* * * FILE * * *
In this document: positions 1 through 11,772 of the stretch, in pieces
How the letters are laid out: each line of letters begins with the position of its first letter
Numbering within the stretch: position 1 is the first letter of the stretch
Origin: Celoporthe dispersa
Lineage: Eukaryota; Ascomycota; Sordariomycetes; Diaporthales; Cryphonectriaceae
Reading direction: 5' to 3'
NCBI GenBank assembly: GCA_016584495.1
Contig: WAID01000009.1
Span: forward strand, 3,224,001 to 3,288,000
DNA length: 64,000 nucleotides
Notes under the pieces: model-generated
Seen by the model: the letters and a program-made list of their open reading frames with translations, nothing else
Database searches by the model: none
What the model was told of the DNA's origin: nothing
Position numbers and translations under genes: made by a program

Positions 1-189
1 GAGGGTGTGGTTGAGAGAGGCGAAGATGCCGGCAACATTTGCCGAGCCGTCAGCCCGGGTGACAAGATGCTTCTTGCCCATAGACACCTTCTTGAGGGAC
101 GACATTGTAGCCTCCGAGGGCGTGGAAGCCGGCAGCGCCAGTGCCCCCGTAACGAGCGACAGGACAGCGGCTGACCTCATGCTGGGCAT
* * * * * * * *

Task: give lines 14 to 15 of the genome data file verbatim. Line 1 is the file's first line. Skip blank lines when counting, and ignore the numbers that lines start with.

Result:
What the model was told of the DNA's origin: nothing
Position numbers and translations under genes: made by a program